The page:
Artist Spotlight –
Danabelle is the author of two highly acclaimed books of poetry: I Long to Be The River, which was published in June 2014, and & Until The Dreams come, published in September 2015. Here, Danabelle takes us through her journey as a writer and shows us a glimpse of what her mind looks like on the inside. Hint: it’s gorgeous.
I like to think of writing as an overflow – something that can’t be helped or forced or held back. You do it because there is this urgent, compelling need to say something. Poetry is some form of a scream, sometimes a whisper, sometimes a thought. And I guess that’s what I like about it. It is all of that and it is none of it.
I started enjoying the art of writing when I was in middle school: mainly prose and a bit of very bad poetry. I wanted to be a rockstar and I wanted to write songs. The rockstar bit hasn’t happened, but poetry is a form of singing, I suppose. Back in 2012, I started writing a novel, which shouldn’t have been a big deal. Since I was in high school, I’ve had the habit writing novels that I could never finish. What made this 2012 attempt special was that I actually finished it. I was very proud of that – that I had set out to do something and followed through with it. However, after reading through it, I realized that I did not like it very much.
But I didn’t want to give up. I couldn’t let one piece of work stop me from what I wanted to do, which was to write. So I sought advice and tips from several writers, and the one common advice that kept coming up was, “just keep writing”. So that’s what I did. Unfortunately, I couldn’t focus on a story or anything longer than a page and everything that was coming out of me was prose and poetry. But even then, I still did not want to give up, so I stuck with it, and after a while, I realized I had more than enough poems to publish a book, so I released “I Long To Be The River” in 2014 and after that, I stuck with the advice to just keep writing.
I’m not really sure if I actually have a “process,” because I’m usually surprised at how and when the words make it to the page. I wish there was a pattern or a formula – like if I do A and B and C, a piece would come out – but most often, I find myself staring at a blank sheet of paper or a white screen with a blinking cursor waiting for me to say something. Some days, nothing comes out. I still show up everyday, though. I read, then I write in between. Sometimes, I hate what I write with a passion. Sometimes, I like it. Some days, I even like it so much that I put it in a book and share it with whoever is willing to listen.
While my work is MY work, I like to think that when someone else reads it and experiences it, then the words are no longer mine, but theirs. And I suppose the same can be said for all poetry. We write for ourselves, but what we’ve written is for another person to experience. I am not as concerned about being unique or distinctive as I am concerned about being compelling and good.
The highest point in my journey as a writer so far was the & Until The Dreams Come book launch and exhibit, held in November of 2015. Being invited to read poetry and being a featured artist to several events are high up there as well. I mean, a few years ago, I was just a girl, writing whatever I felt like writing, and now I get invited to speak in nice places and people actually seem to like the words that come out of me and they actually want to hear me say them out loud.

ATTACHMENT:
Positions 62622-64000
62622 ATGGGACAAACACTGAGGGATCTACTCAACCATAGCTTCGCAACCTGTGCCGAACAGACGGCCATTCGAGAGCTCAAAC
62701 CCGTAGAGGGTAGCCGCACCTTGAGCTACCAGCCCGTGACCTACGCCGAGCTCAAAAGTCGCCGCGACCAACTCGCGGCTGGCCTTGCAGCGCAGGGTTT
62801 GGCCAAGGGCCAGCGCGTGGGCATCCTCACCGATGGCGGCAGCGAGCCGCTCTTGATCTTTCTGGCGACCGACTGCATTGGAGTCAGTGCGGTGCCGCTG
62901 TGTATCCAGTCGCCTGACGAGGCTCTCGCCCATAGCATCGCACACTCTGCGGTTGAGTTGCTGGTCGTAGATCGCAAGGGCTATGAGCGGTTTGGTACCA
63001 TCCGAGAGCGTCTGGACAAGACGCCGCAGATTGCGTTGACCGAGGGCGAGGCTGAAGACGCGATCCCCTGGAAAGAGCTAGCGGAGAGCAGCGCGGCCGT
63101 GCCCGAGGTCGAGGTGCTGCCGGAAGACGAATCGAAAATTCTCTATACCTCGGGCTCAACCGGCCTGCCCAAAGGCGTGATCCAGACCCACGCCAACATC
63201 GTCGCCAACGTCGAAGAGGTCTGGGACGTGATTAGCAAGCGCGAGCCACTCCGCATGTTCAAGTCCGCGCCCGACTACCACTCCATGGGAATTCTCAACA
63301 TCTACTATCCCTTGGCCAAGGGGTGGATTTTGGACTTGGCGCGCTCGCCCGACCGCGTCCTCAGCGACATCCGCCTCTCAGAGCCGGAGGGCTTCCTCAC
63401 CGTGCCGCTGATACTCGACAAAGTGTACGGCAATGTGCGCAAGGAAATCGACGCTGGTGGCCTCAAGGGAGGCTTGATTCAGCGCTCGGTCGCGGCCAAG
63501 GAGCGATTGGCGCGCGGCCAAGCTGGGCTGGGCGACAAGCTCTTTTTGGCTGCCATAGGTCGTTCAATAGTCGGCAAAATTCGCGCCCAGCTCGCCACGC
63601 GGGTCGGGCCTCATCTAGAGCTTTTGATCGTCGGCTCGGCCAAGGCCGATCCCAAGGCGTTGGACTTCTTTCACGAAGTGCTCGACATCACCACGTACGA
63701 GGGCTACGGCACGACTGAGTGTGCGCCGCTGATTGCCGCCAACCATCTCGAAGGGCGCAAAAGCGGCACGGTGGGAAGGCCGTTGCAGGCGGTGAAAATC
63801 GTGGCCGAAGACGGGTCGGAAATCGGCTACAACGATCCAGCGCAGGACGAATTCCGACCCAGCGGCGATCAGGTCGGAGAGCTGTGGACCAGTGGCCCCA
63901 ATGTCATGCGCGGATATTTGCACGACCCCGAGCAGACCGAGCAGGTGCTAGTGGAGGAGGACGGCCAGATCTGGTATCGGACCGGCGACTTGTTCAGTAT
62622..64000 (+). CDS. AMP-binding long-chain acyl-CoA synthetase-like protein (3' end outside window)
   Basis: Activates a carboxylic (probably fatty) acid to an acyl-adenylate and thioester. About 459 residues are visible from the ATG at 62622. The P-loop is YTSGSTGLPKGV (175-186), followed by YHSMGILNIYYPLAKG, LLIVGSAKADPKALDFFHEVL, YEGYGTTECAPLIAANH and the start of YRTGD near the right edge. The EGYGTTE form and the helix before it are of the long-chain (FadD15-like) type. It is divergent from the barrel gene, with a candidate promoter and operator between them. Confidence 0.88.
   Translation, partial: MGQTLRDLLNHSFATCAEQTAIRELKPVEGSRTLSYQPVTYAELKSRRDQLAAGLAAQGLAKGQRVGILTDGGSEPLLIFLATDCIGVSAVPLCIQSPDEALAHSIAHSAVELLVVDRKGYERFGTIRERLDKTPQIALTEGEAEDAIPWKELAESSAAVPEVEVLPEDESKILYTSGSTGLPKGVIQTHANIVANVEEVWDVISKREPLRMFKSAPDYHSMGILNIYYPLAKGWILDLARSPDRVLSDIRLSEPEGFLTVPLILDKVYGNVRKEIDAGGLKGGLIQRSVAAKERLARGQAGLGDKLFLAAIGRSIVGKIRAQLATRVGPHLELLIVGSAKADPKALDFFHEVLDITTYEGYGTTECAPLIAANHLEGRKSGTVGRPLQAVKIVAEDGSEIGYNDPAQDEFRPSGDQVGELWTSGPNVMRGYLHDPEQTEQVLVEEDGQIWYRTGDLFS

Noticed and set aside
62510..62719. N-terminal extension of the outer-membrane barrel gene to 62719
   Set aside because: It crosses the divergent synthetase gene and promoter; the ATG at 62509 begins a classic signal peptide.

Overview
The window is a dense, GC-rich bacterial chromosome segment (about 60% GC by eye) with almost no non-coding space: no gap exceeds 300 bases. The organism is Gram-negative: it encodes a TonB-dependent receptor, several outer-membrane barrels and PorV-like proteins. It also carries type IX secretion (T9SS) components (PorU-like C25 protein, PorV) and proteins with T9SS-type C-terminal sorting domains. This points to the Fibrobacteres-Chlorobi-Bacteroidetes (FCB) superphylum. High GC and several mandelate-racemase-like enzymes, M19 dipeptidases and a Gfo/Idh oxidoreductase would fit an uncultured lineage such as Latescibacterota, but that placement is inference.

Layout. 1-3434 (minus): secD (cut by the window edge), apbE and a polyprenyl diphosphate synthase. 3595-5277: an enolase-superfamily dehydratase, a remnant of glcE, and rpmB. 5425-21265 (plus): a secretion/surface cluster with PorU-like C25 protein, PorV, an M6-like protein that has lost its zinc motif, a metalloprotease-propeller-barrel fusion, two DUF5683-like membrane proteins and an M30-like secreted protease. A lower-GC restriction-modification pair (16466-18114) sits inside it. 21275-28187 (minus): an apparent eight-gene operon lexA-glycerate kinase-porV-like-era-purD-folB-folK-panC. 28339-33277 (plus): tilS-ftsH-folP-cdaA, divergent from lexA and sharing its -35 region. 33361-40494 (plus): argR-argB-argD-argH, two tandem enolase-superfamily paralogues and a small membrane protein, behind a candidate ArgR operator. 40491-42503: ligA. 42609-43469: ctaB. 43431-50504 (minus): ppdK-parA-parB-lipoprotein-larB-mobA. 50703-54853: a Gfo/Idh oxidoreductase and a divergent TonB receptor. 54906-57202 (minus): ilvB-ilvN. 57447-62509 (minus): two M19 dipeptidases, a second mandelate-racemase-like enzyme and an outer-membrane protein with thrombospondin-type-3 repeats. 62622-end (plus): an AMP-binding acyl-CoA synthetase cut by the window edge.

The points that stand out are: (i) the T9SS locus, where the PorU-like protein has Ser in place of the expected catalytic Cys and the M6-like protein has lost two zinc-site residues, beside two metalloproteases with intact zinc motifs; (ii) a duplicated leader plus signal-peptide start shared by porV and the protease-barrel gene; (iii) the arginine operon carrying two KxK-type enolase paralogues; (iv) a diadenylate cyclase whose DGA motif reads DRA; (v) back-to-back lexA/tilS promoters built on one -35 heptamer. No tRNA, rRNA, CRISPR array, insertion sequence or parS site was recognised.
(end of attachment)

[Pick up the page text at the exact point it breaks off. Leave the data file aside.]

Being a self-published writer is not the easiest thing. It has afforded me a lot of freedom with expressing my artform, but spreading the word out there is not as easy, as distribution is limited to online sales, which sometimes involve a hefty shipping price. I recently teamed up with CommonRoom PH and have had some amazing response from the Philippine market. This is where I am currently – working on the administration and business side of publishing to try and get a wider distribution for the books to make my work more accessible and affordable.
I am attempting to write my third book – which is taking longer than I would have hoped, but I’ll get there, I’m sure. This is just one of those times when the blank sheet of paper and white screen with a blinking cursor are waiting for me to say something substantial and I have nothing great to say. I’ve hated almost everything that I’ve written so far, but I’m still writing. I’m still trying.
I am reminded of this quote by Dorothy Parker:
“If you have any young friends who aspire to become writers, the second greatest favor you can do them is to present them with copies of The Elements of Style. The first greatest, of course, is to shoot them now, while they’re happy.”
Writing is hard, but it is necessary; a requirement, if you may. See, wanting to write is not nearly enough. You have to have that need for you to do something this excruciating. And so, if you feel that it is something that you need to do, that you would rather die than do anything else, then just keep writing. At some point you will get frustrated, but all it means is that you want to get better at your craft. There is nobility in that.
Also, read. Read as much as you can as often as you can. Reading is as necessary as writing. I think it was Stephen King who said, “If you don’t have the time to read, you don’t have the time to write.“
So read, read, read, and write, write, write. Lather, rinse, repeat.
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